Campus Trails

The campus trail system grants access to the various ecological sites located within Mount Holyoke’s living lab, and provides students and the larger community with miles of trails for both recreation and learning. Several of the trails feature interpretive sites ranging from Prospect Hill’s historical conversion from parkland to forest, to the water quality and wetland restoration story along the Upper Lake loop.

The most accessible trailhead for the Upper Lake Loop is near the entrance to the Kendall Sports & Dance Complex and the dam and waterfall on Upper Lake, just after crossing Park Street. The loop is approximately one mile long and primarily circles the entire lake. The loop will take you past the lake and its bordering wetlands and some stands of upland hardwood forest. Wetlands along the lake border include marsh, scrubby wetlands, and some small stands of forested wetlands. The loop will also take you past the Restoration Ecology Program’s wetland restoration project, identifiable by the boardwalk and information kiosk. In addition, a vernal pool borders the trail just above MacGregor Hall.

The Stony Brook Trail is also accessible from the Upper Lake Loop.

Two trails run parallel to the eastern side of Stony Brook, forming a loop. These trails can be entered from several locations off of the Upper Lake Loop and from the Long Farm Trail. The lower trail runs near the stream and affords several views. Between the two trails are stands of red maple, hemlock and several other species of trees.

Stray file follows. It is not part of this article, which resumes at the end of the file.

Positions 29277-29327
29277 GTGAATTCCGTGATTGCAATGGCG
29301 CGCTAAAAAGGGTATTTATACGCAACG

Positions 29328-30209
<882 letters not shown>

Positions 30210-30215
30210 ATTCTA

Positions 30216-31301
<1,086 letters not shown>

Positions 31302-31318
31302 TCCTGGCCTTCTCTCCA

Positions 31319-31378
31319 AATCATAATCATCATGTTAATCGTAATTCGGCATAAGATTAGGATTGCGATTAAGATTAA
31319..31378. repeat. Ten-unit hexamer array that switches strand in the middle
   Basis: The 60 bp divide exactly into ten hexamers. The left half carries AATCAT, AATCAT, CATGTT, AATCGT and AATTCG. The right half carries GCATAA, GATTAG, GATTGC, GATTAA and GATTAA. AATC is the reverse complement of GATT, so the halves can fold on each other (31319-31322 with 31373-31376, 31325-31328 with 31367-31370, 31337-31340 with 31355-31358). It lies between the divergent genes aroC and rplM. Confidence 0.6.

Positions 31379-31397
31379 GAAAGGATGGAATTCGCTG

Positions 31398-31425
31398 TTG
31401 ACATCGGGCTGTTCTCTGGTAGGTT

Enter this trail from the opening behind the Equestrian Center. This trail takes you through some forested wetlands, hardwood forest  stands, and pine plantations. The Long Farm, a pasture, can be reached by either crossing Stony Brook (not recommended during spring or other times of high water) or, if on foot, by taking the southern part of the trail toward Morgan Street. Where the trail intersects the road, take a left and walk across the bridge above Stony Brook. The pasture will be on your left. Enter the pasture by the area nearest an old barn.

Additionally, one end of the Stony Brook Trail enters from the northwestern part of the Long Farm pasture.

There are several trails winding through the forest covering Prospect Hill. These trails traverse through some mature hardwood forest, mixed conifer and hardwood forest, and hemlock stands.

Carriage Way Trail

The main Carriage Way Trail can be entered at the sign by the guard rail behind Prospect Hall. This path winds up the hill in front of a hemlock and pine stand and then curves around where the trail diverges. At the point where the trail sharply turns, go right to the field behind Mandelle Hall. If you bear left and stay on the main trail you will shortly encounter another split in the trail. Bear right here to stay on the main loop and continue your ascent of Prospect Hill or bear left for a trail that parallels the top of the hemlock stand. The main loop will take you to the crest of Prospect Hill and though some grassy/herbaceous openings and past one of the two town water supply tanks. On either side of the water tank are areas of blowdown (trees toppled during windstorm.) This trail and the trail parallel to the hemlock stand exit in the opening by the Ham Hall parking lot.

1882 Footpath

The trail is accessible from the Prospect Hall parking lot, beneath the Willits Hallowell center and is marked with a sign. The 1882 Footpath was recently named so after historic maps of campus showed a trail opening near the current Prospect Hall parking lot. The trailhead was located, but the trail itself was found overgrown and hard to follow. Facilities (with the help of several staff members) cleared the trail, opening it to hikers, and now the loop takes visitors through a jaunt of the upper section of Prospect Hill, intersecting with the Carriage Way Trail at several instances.